Intel® Advisor

FLOPS Analysis

The Intel® Advisor FLOPS analysis is part of the Advisor Trip Counts and FLOPS analysis, which runs your target program, collects data about loops, and displays the collected information in the Survey Report.


You must run the Survey analysis at least once before or after collecting FLOPS data to see the results.

Before you run the Trip Counts and FLOPS analysis

Mixing and Matching Tasks

You can combine the data parallel and task parallel patterns. Continuing with the display/update example, suppose that you can parallelize the update operation, but not the display operation. Then you could execute the display operation in parallel with multiple tasks from the update operation. Consider this C/C++ code:

Reducing Lock Overhead

Lock overhead is the time spent in creating, destroying, acquiring, and releasing locks. Lock overhead does not include the time spent waiting for a lock held by another task - that is called lock contention. You can think of lock overhead as the cost of the lock operations themselves assuming the lock is always available.

Before Running the Memory Access Patterns Tool

Intel® Advisor Memory Access Patterns tool runs your serial program's executable and watches its memory access operations in great detail to predict possible issues. After you fix any found issues in the source code, run the Memory Access Patterns tool again to check the modified program's memory access strides.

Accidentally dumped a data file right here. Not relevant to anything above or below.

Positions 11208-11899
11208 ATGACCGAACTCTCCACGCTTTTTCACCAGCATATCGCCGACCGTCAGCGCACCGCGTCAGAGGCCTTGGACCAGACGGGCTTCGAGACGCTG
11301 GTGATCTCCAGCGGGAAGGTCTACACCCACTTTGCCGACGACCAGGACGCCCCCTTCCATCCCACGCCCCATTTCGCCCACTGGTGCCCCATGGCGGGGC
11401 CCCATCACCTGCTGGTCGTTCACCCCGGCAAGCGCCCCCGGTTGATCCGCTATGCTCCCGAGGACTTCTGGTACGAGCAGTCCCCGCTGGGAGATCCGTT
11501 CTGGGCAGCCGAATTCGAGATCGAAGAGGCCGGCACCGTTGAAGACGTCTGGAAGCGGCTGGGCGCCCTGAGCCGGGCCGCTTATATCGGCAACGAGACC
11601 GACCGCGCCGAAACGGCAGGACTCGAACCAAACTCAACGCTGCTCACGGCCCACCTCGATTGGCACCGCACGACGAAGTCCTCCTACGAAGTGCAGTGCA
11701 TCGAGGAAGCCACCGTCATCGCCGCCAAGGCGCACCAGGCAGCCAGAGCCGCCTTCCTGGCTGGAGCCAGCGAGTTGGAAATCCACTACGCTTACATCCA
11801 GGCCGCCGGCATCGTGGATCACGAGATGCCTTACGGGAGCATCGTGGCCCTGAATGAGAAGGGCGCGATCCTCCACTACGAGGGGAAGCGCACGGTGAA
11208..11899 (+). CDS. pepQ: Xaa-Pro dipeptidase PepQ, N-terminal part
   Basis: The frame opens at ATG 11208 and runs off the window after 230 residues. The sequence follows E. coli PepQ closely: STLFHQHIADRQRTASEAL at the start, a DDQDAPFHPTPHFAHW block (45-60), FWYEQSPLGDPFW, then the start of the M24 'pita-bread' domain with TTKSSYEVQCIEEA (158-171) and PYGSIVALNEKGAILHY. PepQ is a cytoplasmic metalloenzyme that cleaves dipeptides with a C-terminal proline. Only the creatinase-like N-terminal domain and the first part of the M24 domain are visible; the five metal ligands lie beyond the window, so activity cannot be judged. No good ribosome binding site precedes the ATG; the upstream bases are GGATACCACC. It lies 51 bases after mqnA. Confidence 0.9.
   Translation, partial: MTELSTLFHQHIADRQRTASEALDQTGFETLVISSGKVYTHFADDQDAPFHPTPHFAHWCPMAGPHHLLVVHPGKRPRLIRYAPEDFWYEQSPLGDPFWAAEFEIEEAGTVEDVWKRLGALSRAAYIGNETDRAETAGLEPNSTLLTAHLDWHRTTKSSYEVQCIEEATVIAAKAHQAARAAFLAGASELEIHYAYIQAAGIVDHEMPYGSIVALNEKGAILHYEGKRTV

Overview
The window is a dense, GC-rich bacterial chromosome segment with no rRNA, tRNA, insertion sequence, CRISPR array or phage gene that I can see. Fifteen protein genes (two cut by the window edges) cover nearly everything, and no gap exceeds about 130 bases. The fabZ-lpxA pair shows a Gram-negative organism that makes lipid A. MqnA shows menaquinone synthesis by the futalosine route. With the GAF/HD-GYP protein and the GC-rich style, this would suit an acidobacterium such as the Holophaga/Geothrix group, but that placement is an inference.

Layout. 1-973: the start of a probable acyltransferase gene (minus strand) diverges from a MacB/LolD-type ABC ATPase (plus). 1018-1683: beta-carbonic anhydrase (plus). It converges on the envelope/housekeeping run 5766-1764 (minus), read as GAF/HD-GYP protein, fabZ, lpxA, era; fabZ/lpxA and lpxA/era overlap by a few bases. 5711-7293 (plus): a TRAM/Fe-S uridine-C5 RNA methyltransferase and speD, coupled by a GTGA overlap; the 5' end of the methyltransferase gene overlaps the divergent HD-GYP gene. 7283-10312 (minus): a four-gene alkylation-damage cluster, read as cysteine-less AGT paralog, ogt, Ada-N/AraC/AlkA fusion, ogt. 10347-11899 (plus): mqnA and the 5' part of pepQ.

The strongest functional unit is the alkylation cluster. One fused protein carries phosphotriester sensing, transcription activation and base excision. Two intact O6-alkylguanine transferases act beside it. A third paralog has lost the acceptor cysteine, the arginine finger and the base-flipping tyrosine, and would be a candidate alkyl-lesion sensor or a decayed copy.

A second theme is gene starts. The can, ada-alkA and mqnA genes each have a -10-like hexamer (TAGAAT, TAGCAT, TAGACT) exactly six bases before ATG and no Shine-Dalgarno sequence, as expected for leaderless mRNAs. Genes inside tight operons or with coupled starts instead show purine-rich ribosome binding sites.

Before you run the Memory Access Patterns tool, do the following:

  • Mark Loops for deeper analysis:

Eliminating Incidental Sharing

Sharing problems involving a task and a memory location are incidental if the memory location does not carry information into or out of the task. Therefore, if you replace all uses of the shared memory location in the task with uses of some non-shared memory location, you eliminate the sharing problem without changing the behavior of the program.

The following sections describe incidental sharing problems and their solutions.

OpenMP Critical Sections

Use OpenMP critical sections to prevent multiple threads from accessing the critical section's code at the same time, thus only one active thread can update the data referenced by the code. Critical sections are useful for a non-nested mutex.

Unlike OpenMP atomic operations that provide fine-grain synchronization for a single operation, critical sections can provide course-grain synchronization for multiple operations.


Site and Task Annotations for Simple Loops With One Task

Parallel site annotations mark the beginning and end of the parallel site. In contrast, to mark an entire simple loop body as a task, you only need a single iteration task annotation in the common case where the Survey tool identifies a single simple loop that consumes much of an application's time. In many cases, a single time-consuming simple loop structure may be the only task needed within a parallel site. This annotation form is also the easiest to convert to parallel code.

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